With wintertime the usual season of unflattering puffy coats, static cling-inducing itchy wool hats, and all kinds of accessories to keep turkey and stuffing potbellies hidden, winter doesn’t generally seem the sexiest of seasons. However, leave it to designers to find a way to deliver sultry clothes even for the coldest of months.
While black is a go-to for many outfits, its nice to see a movement towards the less commonplace and (slightly) more colorful gray, which has been spotted on runways in the form of dresses, tights, shoes, belts, and any other kind of garment or accessory that can be considered wintery. See this prim and proper Lanvin ensemble in slate:
Gray goes with almost any other color, but jewel-toned accompaniments are both chic and appropriate for end-of-year months. Check out the icy-gone-eco looks that trotted down the Rodarte runway, which infuse varying shades of gray with aquamarine, emerald, and even some citrine (though the thigh high boots are perhaps ill-advised on anyone who weighs more than 90 pounds, lest you be confused as the trophy wife of the Michelin Man).
Although I find this achromatic shade to be a refreshing alternative to the ubiquitous black standard, there’s no mistaking that black can be considered elegant, sleek, and formal, while gray is usually associated with dreary, melancholy, and bleak dispositions. In Thomas Hardy’s poem “Neutral Tones,” the naturalist late-Victorian writes:
“We stood by a pond that winter day,
And the sun was white, as though chidden of God,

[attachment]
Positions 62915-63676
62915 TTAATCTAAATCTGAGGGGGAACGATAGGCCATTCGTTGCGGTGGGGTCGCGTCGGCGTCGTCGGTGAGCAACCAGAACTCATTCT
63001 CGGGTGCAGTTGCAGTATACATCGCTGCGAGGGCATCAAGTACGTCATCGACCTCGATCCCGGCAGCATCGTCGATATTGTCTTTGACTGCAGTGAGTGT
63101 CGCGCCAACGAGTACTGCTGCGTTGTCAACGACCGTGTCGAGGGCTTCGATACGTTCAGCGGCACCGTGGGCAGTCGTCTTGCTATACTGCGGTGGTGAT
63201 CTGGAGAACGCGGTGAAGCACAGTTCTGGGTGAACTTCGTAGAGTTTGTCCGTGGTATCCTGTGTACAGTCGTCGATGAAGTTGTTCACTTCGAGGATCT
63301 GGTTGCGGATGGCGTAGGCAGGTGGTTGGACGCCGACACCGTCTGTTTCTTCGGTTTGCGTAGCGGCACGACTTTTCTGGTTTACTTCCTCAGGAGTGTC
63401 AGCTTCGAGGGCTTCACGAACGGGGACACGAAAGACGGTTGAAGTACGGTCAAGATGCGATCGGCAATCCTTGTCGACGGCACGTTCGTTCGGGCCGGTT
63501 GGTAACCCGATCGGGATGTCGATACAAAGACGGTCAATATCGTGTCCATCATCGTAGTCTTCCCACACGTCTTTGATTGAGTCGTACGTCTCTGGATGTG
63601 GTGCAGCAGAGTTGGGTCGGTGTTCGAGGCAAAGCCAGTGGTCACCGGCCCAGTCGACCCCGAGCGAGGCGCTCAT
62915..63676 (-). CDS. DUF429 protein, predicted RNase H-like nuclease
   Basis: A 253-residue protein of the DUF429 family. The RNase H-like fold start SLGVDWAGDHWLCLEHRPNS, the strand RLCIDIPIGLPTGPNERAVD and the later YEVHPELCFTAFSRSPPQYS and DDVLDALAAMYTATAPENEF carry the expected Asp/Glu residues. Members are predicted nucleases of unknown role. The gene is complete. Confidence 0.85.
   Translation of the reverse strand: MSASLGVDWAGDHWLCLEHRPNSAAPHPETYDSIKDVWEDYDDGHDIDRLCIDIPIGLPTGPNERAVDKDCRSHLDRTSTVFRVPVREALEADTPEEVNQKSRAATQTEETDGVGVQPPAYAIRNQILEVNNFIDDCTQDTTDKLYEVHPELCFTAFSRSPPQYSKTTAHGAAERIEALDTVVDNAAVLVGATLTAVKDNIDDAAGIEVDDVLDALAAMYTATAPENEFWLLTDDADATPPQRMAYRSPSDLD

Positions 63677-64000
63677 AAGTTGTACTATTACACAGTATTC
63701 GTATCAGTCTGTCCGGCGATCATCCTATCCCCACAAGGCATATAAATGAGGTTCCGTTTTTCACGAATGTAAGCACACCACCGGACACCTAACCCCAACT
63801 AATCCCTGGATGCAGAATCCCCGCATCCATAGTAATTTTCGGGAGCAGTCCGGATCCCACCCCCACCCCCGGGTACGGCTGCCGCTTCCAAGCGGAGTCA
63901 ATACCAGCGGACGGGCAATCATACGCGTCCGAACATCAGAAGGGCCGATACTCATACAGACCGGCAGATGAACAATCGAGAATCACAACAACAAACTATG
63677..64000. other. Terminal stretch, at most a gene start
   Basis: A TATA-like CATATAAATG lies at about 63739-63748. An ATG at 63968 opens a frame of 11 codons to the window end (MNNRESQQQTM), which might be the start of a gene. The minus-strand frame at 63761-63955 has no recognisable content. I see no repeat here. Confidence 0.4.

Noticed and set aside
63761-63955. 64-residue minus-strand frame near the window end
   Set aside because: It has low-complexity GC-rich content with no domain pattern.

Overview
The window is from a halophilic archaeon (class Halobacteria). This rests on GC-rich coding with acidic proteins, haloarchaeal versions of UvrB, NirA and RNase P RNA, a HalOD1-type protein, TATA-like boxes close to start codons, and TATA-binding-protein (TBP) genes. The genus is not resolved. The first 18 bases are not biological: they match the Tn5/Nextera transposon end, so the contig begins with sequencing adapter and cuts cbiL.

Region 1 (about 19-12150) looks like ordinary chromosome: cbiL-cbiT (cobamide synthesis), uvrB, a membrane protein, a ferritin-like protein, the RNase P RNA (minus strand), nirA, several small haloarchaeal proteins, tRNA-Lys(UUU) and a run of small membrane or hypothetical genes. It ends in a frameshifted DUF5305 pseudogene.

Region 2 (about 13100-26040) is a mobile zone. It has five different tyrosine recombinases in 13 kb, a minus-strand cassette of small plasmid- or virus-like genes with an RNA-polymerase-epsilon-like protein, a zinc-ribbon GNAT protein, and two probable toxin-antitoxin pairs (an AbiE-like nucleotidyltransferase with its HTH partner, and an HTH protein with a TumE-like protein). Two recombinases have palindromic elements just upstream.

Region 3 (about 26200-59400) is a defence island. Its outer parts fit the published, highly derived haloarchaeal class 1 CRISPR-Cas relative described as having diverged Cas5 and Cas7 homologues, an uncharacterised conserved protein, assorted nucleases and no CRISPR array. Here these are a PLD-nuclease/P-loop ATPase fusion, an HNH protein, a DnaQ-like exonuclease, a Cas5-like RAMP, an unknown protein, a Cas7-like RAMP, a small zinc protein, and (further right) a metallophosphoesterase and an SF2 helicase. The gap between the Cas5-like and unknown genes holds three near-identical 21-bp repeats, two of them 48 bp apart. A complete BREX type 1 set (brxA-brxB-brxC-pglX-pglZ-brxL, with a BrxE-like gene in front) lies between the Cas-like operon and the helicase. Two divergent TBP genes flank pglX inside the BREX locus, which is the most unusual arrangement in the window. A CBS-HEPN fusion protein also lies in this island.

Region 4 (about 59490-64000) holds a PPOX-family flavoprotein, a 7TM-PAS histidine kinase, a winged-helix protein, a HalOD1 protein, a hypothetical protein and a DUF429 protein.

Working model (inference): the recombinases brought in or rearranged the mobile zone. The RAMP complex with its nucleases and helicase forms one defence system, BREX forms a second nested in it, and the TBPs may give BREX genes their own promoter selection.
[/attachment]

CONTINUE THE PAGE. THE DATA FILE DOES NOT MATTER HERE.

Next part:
And a few leaves lay on the starving sod,
–They had fallen from an ash, and were gray…
…The smile on your mouth was the deadest thing
Alive enough to have strength to die…”
Granted, Hardy’s well-documented bouts of depression are certainly manifested in his poetry, and perhaps his works are not the best to read, say, after a break-up or when one cannot sleep at night. However, Hardy lived in a time of great transition, and his poetry reflects the concerns of such rapid changes occurring during his life, as he lived around the Industrial Revolution that essentially massacred the beauty of much of the English countryside.
There are obvious contemporary parallels with Hardy’s poetry and novels, which were deeply concerned with dull colors that represented his position in the “gray area” between Victorian beauty and technological advancement. We, too, are now entering a time of transitional unknowns, facing forward to promises of diplomacy but very possibly leaving an era of great hegemony. It’s good to know that while we have to stand in line to trade in our dollars for yen, we’ll be absolutely fabulous in these recession-reasonable five inch textured Chanel heels. We’ll even pair them with the stone-colored tights for added warmth when we can’t afford the electric bill.